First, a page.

Never forget. The Annual Gathering of Remembrance, New York’s largest Holocaust commemoration event, is Sunday, April 8, at Temple Emanu-El, in observance of Yom HaShoah, honoring the six million souls lost in Europe’s WWII concentration camps and Jewish ghettos.
FREE tickets to this important annual remembrance are still available.
Because we must never forget, and we must work together to prevent and stop genocide anywhere in the world.
In addition to the 2,000 people expected to attend in person, the event is being livestreamed around the world. Last year more than 45,000 people attended the ceremony virtually, including elderly Holocaust survivors now scattered throughout the world and too frail to attend.
The Holocaust commemoration is 2pm to 4pm, and tickets are required for admission.
In addition, on Thursday, April 12, Holocaust Remembrance Day around the world, there are special ceremonies at the Museum of Jewish Heritage in Lower Manhattan.
- From 10 AM to 2 PM, visitors will have the honor of meeting Holocaust survivors, whose presence in the Museum’s galleries will offer new opportunities to learn. As survivors continue the sometimes difficult work of sharing their stories—allowing the next generation to engage in personal experience of global significance—their courage and generosity of time and spirit is both astonishing and greatly appreciated. #StoriesSurvive
- Museum admission on Yom HaShoah, and throughout our Holocaust commemoration programming (April 8 – 26), is complimentary.
Ticket are required for the Annual Gathering of Remembrance at Temple Emanu-El.
Click here to reserve your ticket, to be picked up at the “will call” desk outside the temple.
Although the service is FREE, donations are welcome.
The program is co-sponsored by the Museum of Jewish Heritage in Battery Park, which is offering FREE admission April 8-26, in honor of both Passover and Holocaust Remembrance Day. .
Here is the statement by MJH president Michael S. Glickman at last year’s event, which included Holocaust survivors telling their stories about survival:
Remembering the lives lost in the Holocaust is an act of resistance against the Nazis’ attempts to dehumanize and destroy the Jewish people.
The full horror of genocide is in its ambition not only to murder individuals, families, and communities, but also to wipe out the entire people to whom they belonged—the people who could tell their story, acknowledge their humanity, and preserve their memory.
In their attempt to obliterate the Jewish people, the Nazis sought to change the future and master the past. There would be no Jews to remember the Jewish people who were exterminated; there would be no Jewish perspective on Jewish history, no Jewish insistence that each life is important and should be mourned. Having been denied their humanity in life, victims of the Shoah would be denied it in death.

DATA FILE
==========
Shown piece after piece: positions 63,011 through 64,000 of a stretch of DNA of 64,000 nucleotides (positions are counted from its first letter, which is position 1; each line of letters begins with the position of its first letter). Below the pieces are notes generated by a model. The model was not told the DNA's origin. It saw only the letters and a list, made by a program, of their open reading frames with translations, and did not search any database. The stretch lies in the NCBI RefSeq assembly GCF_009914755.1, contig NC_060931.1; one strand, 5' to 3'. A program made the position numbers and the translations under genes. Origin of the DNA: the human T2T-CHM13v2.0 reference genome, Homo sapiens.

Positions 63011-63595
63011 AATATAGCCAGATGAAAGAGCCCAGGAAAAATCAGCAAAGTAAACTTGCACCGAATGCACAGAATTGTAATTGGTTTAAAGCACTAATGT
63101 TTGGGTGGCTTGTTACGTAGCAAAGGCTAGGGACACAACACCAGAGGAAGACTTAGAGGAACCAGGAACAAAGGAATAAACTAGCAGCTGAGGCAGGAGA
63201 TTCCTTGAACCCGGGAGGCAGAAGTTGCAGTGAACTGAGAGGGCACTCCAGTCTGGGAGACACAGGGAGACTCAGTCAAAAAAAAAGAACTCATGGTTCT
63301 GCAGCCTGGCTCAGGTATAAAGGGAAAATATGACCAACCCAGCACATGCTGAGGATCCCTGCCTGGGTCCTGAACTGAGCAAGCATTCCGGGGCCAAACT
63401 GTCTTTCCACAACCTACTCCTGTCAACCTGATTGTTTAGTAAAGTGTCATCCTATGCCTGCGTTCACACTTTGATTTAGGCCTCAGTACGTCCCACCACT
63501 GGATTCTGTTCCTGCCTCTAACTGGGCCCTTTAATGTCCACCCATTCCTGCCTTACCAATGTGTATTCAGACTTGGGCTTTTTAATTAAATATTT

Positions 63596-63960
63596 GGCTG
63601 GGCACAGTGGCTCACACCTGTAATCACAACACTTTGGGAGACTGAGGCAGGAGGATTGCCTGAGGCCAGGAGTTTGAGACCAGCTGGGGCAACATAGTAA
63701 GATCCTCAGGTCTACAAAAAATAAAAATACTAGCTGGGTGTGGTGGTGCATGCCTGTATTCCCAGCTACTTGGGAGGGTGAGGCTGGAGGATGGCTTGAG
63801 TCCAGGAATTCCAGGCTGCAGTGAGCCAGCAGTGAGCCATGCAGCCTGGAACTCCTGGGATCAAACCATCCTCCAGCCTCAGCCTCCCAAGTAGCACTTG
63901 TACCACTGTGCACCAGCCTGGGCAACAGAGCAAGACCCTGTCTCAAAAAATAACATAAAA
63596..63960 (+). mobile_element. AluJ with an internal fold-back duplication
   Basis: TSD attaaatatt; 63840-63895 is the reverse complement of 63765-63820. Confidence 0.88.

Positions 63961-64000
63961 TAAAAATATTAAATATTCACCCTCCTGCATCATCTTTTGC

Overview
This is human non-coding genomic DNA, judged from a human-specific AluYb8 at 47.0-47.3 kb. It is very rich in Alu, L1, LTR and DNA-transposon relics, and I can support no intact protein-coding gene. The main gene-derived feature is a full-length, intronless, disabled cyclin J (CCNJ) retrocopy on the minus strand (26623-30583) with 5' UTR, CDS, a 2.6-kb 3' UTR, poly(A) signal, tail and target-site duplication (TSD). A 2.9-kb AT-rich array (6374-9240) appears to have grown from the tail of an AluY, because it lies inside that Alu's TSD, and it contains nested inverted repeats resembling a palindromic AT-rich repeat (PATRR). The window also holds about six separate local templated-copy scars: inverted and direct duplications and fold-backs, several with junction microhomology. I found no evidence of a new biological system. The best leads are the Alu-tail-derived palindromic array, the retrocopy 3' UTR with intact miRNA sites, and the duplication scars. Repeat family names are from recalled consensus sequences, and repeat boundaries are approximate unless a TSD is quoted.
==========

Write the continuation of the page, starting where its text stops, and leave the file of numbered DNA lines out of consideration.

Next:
There would be no survivors’ voices or rallying cries.
Today, we are still here. The Jewish people persist, and we refuse to forget.
Video of the 2017 Gathering of Remembrance
New York’s Annual Gathering of Remembrance is presented by the Museum of Jewish Heritage — A Living Memorial to the Holocaust, in association with partner organizations: 3GNY – Descendants of Holocaust Survivors; American Gathering of Jewish Holocaust Survivors and Their Descendants; American Society for Yad Vashem; Auschwitz Jewish Center; Foundation Bnai Zion Foundation; Congregation Emanu-El of the City of New York; Consulate General of Israel in New York; Council of Young Jewish Presidents; HaZamir: The International Jewish High School Choir; Holocaust Memorial & Tolerance Center of Nassau County; JCC Association of North America; Jewish Community Relations Council of New York; Jewish Community Project Downtown; Jewish Federation of Greater Metrowest; JewishGen; Jewish Labor Committee; Kupferberg Holocaust Resource Center; Manhattan Chapter of Women Holocaust Survivors; National Yiddish Theatre Folksbiene; The Blue Card; The Conference on Jewish Material Claims Against Germany; The Jewish Foundation for the Righteous; The New York Board of Rabbis; Selfhelp Community Services; UJA-Federation of New York.